Blood Oranges are very sweet and juicy and are an excellent choice for making freshly squeezed juice. Segments of this make an excellent addition to compotes, salads, sorbets, and the like. They are a common ingredient in high-quality English marmalade.

There are three types of Blood Oranges. They are:

  • Sanguigno
  • Tarocco
  • Moro

​While the Blood Orange originated in India, today it is grown primarily in Spain and Sicily. Additionally, there are now some growers in California, Florida, and Texas.

Blood Oranges from Texas are fairly reliably available from December through March. The California crop is available from November to May. The availability of imported Blood Oranges and those from Florida varies.

Best Time To Buy Oranges

With modern cultivation methods, it is possible to get fresh fruit, including oranges, all year round. Be that as it may, there are still preferred seasons for purchasing oranges.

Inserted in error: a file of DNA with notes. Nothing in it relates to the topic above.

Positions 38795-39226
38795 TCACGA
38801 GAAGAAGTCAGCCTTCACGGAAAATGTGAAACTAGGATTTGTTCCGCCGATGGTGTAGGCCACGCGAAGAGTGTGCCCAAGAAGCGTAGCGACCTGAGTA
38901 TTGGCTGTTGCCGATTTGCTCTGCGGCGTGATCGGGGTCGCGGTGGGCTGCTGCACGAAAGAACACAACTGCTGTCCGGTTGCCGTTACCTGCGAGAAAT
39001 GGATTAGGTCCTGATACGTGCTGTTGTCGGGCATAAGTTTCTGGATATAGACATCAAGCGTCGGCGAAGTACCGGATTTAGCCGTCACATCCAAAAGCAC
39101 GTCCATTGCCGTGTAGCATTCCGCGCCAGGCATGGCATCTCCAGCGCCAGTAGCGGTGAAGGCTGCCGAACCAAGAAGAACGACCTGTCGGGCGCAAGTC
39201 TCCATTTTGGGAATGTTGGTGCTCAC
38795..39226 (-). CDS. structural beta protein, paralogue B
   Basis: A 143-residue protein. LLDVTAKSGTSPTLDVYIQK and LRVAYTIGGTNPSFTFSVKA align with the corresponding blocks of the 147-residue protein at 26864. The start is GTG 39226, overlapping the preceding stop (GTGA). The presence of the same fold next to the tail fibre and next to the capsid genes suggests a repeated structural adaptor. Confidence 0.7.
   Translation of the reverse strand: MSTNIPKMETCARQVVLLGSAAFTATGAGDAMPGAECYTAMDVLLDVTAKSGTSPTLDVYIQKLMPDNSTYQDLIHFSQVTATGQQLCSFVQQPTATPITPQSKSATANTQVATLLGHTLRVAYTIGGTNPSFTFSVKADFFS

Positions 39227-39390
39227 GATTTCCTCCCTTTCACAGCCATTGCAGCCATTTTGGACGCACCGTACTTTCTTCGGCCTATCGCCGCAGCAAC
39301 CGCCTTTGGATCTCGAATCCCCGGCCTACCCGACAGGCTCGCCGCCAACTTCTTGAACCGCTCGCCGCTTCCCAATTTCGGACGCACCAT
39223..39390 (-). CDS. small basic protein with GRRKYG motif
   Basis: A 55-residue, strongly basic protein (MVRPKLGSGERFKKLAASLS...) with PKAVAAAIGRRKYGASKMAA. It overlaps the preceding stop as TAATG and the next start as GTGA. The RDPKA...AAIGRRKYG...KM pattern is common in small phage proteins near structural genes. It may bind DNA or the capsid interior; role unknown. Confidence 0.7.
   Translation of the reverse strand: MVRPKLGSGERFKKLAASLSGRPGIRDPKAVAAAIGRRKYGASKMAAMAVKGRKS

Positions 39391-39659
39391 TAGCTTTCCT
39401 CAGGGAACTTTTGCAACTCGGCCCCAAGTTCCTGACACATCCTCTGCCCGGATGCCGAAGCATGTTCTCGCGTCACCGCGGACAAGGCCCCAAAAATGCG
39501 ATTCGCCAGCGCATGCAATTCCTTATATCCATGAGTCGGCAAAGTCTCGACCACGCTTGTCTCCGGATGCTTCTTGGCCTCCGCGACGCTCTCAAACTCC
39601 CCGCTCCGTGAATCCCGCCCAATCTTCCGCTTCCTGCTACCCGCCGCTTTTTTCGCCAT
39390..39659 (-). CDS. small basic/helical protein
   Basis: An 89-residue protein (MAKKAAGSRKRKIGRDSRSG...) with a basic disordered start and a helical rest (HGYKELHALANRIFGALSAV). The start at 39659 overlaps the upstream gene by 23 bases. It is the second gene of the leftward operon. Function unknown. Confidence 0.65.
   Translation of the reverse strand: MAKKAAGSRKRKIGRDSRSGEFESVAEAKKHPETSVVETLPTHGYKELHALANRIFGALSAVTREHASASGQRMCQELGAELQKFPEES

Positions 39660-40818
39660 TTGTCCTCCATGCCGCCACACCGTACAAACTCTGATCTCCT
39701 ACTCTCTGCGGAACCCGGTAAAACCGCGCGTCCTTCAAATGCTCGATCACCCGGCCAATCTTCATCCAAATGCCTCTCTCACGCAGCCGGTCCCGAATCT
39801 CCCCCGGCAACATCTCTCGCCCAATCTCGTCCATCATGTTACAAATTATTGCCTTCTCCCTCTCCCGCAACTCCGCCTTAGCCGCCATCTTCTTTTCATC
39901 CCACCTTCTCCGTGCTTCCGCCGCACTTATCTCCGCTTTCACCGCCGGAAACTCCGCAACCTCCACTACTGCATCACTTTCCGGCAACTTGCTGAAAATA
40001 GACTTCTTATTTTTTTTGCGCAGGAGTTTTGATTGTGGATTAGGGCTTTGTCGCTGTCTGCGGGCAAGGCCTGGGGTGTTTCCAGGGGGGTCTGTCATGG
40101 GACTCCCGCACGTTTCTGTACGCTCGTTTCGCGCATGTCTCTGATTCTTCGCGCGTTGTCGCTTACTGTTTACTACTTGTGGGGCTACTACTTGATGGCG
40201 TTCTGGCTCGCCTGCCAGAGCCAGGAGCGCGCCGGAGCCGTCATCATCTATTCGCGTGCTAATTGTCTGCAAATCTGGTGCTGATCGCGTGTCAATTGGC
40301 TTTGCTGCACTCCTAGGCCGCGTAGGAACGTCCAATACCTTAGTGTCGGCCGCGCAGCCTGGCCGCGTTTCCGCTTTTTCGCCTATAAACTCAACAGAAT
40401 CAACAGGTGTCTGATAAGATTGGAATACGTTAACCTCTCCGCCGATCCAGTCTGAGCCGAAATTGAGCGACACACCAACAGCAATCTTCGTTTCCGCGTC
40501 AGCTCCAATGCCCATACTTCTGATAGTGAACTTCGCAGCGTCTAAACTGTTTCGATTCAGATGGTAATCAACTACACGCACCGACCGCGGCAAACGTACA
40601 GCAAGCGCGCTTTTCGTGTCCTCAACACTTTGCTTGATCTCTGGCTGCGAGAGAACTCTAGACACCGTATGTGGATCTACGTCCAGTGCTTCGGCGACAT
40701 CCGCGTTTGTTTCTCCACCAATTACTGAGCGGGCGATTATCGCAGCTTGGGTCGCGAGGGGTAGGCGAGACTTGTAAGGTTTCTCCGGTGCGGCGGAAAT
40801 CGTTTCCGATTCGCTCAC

Generally speaking, in the US, the best time of year to buy citrus fruits of all kinds is during the holiday season (November – January).

Although it is possible to purchase oranges all year round in the US, the quality of oranges will naturally vary from season to season.

When you choose oranges for fresh squeezing or for snacking, look for a deep, rich orange color that is appropriate to the type of orange you are selecting. Blood Oranges should be reddish.

No matter what type of orange you purchase, the surface should be firm, and the skin smooth. An orange for juicing should have some heft when you pick it up. It should not feel light. A heavy orange indicates an abundance of juice.

In addition to looking at and feeling the oranges you are selecting, be sure to take a whiff! Sniff the orange at the point where the stem was attached.

You should smell a sweet, fresh, citrusy scent. If the orange smells sour, it means that it is old and starting to turn bad.

Benefits Of Orange Juice